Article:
On last Tuesday's the Today Show (which I only watched for a couple minutes while I put on my shoes) there was an author who’d written a book about why mothers are so critical of their daughters, based, as best I could discern, on her relationship with her own mother and with her daughter. The identification mothers have with their daughters is different than with their sons, for obvious reasons; their own insecurities and concerns are reflected back.
The author also offered an example of how when her daughter was 13, with a bit of “baby fat” still on her, and would come home after school and start eating ice cream. She then started eating the ice cream herself, to prevent her daughter from eating it. (Apparently simply not buying the ice cream in the first place was not an option.) She was willing to make the “sacrifice” of putting on five pounds so her daughter wouldn’t. (It’s possible she was kidding when she used that term, but it was not clear.) Some woman who was next to the author on the couch offered the explanation that what the mother perceives as a for the benefit of the daughter, the daughter perceives as being restricted from doing something for no discernibly good reason. The woman mentioned how despite her mother’s poor eyesight, the mother could always spot a pimple from across the room. The person the daughter wishes to she her as most perfect is the one who notices her flaws the most.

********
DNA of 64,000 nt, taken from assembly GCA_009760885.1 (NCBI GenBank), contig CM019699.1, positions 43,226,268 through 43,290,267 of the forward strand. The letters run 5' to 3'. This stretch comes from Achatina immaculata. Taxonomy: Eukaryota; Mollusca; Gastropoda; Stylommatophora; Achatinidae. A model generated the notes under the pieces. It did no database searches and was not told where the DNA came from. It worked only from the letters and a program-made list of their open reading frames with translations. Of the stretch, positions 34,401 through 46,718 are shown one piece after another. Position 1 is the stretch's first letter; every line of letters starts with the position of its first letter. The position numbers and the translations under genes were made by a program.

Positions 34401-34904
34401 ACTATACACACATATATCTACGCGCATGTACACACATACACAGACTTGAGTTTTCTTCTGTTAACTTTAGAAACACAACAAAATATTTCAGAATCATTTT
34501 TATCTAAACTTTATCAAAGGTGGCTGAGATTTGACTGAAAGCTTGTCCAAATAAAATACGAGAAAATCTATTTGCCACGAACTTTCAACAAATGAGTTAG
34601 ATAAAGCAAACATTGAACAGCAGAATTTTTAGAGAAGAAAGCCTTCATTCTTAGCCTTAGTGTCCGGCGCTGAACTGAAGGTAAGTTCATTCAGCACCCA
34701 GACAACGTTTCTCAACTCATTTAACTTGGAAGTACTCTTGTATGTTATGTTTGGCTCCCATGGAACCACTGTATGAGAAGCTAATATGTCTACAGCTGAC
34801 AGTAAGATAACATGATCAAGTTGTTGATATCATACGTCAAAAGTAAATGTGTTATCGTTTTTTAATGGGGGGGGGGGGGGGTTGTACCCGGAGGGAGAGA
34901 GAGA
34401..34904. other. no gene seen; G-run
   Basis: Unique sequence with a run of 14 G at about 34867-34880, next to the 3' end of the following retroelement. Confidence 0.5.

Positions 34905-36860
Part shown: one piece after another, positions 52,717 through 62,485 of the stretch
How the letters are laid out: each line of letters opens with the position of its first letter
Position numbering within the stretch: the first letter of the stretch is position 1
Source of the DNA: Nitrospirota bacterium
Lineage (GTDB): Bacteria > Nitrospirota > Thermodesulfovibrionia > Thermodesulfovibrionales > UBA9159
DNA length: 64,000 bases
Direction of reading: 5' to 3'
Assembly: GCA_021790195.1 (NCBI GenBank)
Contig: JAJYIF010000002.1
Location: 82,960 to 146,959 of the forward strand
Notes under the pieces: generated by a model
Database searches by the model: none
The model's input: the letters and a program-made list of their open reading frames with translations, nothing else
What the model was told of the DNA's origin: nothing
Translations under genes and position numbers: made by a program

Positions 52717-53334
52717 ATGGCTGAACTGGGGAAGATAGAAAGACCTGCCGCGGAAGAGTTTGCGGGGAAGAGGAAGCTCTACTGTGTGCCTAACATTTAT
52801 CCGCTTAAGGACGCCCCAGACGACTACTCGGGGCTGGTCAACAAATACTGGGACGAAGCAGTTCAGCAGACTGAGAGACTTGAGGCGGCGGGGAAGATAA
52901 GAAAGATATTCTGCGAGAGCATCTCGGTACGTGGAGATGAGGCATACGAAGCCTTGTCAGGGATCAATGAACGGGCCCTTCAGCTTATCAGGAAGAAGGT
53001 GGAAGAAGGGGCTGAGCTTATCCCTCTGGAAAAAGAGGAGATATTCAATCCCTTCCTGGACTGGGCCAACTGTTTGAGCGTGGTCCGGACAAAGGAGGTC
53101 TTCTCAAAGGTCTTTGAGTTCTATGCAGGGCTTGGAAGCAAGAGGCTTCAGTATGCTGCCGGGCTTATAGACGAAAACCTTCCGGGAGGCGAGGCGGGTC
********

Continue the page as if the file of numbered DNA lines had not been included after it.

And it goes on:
I don’t think I’ve ever known a woman who didn’t have issues at one time or another with her mother. Thus, I’m sure the book will do very well. (Hey, I didn’t make the mother-daughter dynamic what it is; I’m just noting how to benefit from it.)
However, I mentioned all that not to spotlight the author or her book but because when I see something like that and think of how cool it must be to have the time to write a book on a personal subject (including spending all that time researching it), I then think of how poorly I tend to deliver my quips and anecdotes in person. Were I ever on the couch with Katie Couric interviewing me, I would almost certainly throw out some story like the ice cream sacrifice one that, out of context, would end up eliciting in the viewing audience the same reaction this author’s story elicited in me: the glib perception that the author is something of an idiot. And that can’t be good for sales.
I am duly aware of my idiotic tendencies; I don’t need them spotlighted on national television. (More than likely, I’d sit there the whole time, mumbling, unable to mask my nerves, and deconstructing the experience out loud. Captivating television, no doubt.)
Happy Mothers Day.